Crave 10: #4 – The Refectory
Think fine dining in town, and chances are this French classic comes to mind. Though chef Richard Blondin stays true to his French roots, not buying into the fads of today's quirky culinary world, he still manages to have a little fun. His knack for making us smile with every dish, paired with an exceptional wine list and attentive service, breaks The Refectory's stuffy stereotype.
The Refectory is not sleek and contemporary. There are no Edison light bulbs, no reclaimed barn wood and no sauces served inside gel capsules. But that's no reason to write this decades-old classic French restaurant off as solely a special-occasion spot for your parents. You should be dining here, too.
In a time when the act of eating out is considered entertainment, we're lucky to have a restaurant that doesn't get lost in smoke and mirrors techniques. It's old-school-white-shirted attentive servers, classic French dishes, a noteworthy wine cellar-but that's The Refectory's appeal. The restaurant makes no apologies for what it is.
Longtime chef Richard Blondin's ability to be creative while staying rooted in his native French cuisine is what makes dining here unlike anywhere else in town. It's what Blondin calls classic with a twist.
"The ingredients may be classic," Blondin says. "But you can still make dishes that are classic, plus something else. I like to take one plate and have three different cuts of meat-one cut that's braised, one cut that's grilled and one that's roasted." For example, instead of simply serving an 8-ounce cut of veal, he pairs the pan seared protein with veal mousse. He calls it a fun challenge.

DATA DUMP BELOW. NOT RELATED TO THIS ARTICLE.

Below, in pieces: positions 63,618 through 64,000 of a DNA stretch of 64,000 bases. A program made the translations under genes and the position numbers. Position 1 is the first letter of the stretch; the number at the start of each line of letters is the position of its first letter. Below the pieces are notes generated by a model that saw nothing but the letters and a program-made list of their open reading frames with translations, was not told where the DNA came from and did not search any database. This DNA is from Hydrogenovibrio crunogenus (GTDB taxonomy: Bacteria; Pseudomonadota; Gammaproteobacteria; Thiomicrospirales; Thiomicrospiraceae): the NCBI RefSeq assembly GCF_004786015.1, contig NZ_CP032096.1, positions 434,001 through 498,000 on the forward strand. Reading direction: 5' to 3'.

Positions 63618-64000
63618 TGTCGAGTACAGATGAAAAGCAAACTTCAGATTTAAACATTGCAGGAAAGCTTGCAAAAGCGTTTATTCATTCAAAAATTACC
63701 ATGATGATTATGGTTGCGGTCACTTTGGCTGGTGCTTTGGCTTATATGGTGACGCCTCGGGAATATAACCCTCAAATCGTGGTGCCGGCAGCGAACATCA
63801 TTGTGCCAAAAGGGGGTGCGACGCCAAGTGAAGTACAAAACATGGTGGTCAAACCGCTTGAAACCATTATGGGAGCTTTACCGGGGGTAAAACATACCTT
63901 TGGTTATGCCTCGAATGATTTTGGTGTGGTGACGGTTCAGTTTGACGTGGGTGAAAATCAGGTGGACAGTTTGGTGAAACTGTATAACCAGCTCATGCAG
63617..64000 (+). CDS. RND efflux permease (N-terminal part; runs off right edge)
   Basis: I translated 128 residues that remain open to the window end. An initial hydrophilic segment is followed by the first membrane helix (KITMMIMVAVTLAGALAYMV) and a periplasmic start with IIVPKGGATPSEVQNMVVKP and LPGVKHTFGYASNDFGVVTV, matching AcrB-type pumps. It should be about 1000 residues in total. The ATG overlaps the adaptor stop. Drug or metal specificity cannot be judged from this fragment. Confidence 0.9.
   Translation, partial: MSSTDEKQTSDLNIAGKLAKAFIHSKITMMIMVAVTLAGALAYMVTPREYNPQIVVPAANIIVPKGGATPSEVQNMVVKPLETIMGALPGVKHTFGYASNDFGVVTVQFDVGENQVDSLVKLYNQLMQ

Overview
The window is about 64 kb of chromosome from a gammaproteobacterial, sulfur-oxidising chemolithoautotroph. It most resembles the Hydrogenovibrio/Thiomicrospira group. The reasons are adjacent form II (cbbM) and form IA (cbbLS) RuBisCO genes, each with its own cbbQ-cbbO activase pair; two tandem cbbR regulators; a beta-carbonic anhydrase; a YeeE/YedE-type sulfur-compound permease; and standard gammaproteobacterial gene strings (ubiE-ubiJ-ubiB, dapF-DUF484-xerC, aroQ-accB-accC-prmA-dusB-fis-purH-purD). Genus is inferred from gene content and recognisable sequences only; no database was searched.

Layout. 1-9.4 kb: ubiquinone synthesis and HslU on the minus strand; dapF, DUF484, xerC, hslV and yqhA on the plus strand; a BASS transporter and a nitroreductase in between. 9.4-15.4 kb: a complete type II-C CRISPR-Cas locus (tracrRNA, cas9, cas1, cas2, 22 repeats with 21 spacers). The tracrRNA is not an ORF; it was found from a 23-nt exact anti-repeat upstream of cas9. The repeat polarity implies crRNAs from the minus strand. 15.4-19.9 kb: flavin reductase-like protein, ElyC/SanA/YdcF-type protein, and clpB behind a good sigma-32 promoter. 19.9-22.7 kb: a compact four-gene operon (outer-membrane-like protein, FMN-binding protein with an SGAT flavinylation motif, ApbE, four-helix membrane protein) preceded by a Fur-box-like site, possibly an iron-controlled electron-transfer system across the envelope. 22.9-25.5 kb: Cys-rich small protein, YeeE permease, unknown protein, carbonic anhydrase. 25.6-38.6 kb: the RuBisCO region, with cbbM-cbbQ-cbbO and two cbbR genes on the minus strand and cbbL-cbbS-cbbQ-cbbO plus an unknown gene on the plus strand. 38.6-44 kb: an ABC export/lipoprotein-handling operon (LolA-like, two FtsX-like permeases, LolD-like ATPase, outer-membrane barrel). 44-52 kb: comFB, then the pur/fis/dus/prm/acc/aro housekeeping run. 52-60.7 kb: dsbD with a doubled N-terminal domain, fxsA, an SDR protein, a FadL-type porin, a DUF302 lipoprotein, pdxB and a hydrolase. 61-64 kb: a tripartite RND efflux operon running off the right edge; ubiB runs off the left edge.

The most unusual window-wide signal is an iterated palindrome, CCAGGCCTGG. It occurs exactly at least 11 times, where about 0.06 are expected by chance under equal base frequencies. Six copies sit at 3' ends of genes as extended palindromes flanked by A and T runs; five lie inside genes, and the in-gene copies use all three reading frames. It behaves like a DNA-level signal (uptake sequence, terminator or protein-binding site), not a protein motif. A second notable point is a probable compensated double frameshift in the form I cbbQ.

"It's more detail. The protein being prepared two or three different ways is just something fun," he says. "For the clientele it's appealing to see the same dish three different ways. For the kitchen, it's motivating."
LAMB Lamb is a mainstay on The Refectory menu. Changing up the approach helps keep Blondin's mind fresh, he says. "I wanted to create a beautiful dish with more things on the plate," he says of the Lamb Osso Bucco with goat cheese strudel and baby rack of lamb. Instead of simply serving a whole rack of lamb, he serves four chops. He then grinds lamb meat and stuffs it in inside strudel pastry, adding a dollop of goat cheese to the center for color and texture.
FISH If Blondin is featuring a fish entree that has to be trimmed into a rectangle or square, he will be left with scrap pieces. "There's nothing wrong with that fish," he says, adding he turns those pieces into a garnish for that dish or he incorporates them into an appetizer. "If it's an appetizer, you may have not have enough of those pieces, so you have to create something." Small pieces of salmon are turned into the House Cured Salmon Gravlax paired with gambas boudin-a sort of seafood sausage made with shrimp, salmon and egg white.
DUCK Refectory regulars will recognize Blondin's popular duck pairing-a roasted breast paired with crisp duck bacon. "If you order the duck, bacon will come," he says. It's an added element that sounds good to the diner, adds saltiness and texture and allows Blondin to use more of the animal.
On writing the menu: Chef Richard Blondin has one rule when he writes a menu: It must be done on an empty stomach. "If you write a menu and just ate, it's totally different up here," he says, pointing to his temple. "The motivation's not the same. So I try to also be hungry when I write a menu."